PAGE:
The NIC is the intelligence community's foremost group of senior analysts, and as its chairman, Hutchings presided over the drafting of the October 2003 report and other analyses of the insurgency.
Wayne White, a veteran State Department intelligence analyst, wrote recently that when it became clear that the National Intelligence Estimate would forecast grim prospects for tamping down the insurgency, a senior official "exclaimed rhetorically, `How can I take this upstairs?' (to then-CIA Director George Tenet)"
White argued forcefully in inter-agency deliberations for a more pessimistic description of the insurgency, and his views eventually prevailed. White is now an adjunct scholar at the Washington-based Middle East Institute.
Revelation of the intelligence warnings come as religious and ethnic violence has escalated in Iraq after last Wednesday's destruction of a revered Shiite Muslim mosque in the city of Samarra.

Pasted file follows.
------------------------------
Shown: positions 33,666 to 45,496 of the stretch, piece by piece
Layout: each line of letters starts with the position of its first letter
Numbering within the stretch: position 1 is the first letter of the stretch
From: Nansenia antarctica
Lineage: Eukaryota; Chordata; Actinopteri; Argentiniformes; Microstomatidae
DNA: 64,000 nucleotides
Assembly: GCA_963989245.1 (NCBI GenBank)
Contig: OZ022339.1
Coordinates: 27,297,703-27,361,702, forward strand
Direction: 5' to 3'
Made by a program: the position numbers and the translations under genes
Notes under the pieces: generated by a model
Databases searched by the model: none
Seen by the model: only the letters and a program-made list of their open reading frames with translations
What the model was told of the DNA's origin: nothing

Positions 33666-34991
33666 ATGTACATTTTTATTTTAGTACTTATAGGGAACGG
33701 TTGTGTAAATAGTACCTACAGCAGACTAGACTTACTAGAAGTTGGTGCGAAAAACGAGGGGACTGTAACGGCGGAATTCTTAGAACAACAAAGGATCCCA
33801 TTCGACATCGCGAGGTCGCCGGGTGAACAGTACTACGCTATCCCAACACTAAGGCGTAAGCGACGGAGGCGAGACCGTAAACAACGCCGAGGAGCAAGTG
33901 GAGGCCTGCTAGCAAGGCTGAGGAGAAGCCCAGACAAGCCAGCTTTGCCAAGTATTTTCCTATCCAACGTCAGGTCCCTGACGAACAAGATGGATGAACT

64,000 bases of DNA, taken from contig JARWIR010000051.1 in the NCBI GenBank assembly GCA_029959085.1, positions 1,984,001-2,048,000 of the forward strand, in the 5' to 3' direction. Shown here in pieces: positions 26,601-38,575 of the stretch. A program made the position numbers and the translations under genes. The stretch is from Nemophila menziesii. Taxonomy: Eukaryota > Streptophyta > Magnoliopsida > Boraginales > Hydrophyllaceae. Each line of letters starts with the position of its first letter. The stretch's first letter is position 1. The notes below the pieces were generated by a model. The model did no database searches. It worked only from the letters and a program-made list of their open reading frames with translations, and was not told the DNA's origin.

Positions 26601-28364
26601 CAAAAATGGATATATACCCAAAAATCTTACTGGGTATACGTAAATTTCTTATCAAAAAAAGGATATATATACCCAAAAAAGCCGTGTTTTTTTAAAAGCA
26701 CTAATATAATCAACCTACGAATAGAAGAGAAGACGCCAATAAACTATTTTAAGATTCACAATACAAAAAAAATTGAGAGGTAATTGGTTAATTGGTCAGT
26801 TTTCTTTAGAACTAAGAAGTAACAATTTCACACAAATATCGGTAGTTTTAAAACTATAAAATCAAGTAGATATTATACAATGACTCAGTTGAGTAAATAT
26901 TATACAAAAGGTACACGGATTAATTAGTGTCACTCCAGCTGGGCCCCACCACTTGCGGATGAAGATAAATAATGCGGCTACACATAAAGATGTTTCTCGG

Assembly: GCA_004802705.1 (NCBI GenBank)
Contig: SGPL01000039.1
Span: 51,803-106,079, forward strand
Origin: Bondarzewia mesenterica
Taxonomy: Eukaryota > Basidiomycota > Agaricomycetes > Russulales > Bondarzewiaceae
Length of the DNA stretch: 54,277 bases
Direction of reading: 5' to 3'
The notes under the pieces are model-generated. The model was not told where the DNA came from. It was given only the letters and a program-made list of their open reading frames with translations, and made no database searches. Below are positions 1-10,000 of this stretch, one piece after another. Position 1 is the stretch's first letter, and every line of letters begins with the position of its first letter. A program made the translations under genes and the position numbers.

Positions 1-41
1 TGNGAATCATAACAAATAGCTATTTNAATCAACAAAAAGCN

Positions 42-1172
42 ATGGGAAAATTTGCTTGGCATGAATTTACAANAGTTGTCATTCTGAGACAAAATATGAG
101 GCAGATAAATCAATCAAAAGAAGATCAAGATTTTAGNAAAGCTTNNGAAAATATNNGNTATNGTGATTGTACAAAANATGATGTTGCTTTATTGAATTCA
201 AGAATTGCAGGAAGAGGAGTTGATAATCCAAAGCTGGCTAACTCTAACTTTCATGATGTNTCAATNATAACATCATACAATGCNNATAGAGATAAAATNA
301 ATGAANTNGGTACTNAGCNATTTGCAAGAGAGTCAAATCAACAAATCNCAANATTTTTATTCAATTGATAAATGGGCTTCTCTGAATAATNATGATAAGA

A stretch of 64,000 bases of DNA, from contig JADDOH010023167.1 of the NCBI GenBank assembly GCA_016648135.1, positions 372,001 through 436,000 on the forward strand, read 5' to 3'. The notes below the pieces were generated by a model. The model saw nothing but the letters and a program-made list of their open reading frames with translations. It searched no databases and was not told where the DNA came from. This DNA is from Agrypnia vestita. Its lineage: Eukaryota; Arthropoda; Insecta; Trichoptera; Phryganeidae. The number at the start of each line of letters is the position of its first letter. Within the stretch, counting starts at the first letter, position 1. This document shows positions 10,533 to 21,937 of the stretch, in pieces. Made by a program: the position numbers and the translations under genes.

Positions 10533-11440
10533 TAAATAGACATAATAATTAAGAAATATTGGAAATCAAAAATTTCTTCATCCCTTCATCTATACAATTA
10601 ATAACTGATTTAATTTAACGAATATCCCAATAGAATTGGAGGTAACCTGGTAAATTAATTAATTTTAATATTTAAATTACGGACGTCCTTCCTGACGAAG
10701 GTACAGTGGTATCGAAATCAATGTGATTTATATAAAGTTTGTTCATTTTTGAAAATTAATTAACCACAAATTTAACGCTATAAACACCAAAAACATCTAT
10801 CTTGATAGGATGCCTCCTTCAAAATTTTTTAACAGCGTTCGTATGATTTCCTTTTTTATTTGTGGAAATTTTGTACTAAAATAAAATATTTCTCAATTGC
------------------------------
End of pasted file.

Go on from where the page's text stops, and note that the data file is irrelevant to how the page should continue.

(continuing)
In Congress on Tuesday, Army Lt. Gen. Michael Maples, the director of the Defense Intelligence Agency, testified that the insurgency "remains strong, and resilient."
Maples said that while Iraqi terrorists and foreign fighters conduct some of the most spectacular attacks, disaffected Iraqi Sunnis make up the insurgency's core. "So long as Sunni Arabs are denied access to resources and lack a meaningful presence in government, they will continue to resort to violence," he told the Senate Armed Services Committee.
That view contrasts with what the administration said as the insurgency began in the months following the March 2003 U.S.-led invasion and gained traction in the fall. Bush and his aides portrayed it as the work primarily of foreign terrorists crossing Iraq's borders, disenfranchised former officials of Saddam's deposed regime and criminals.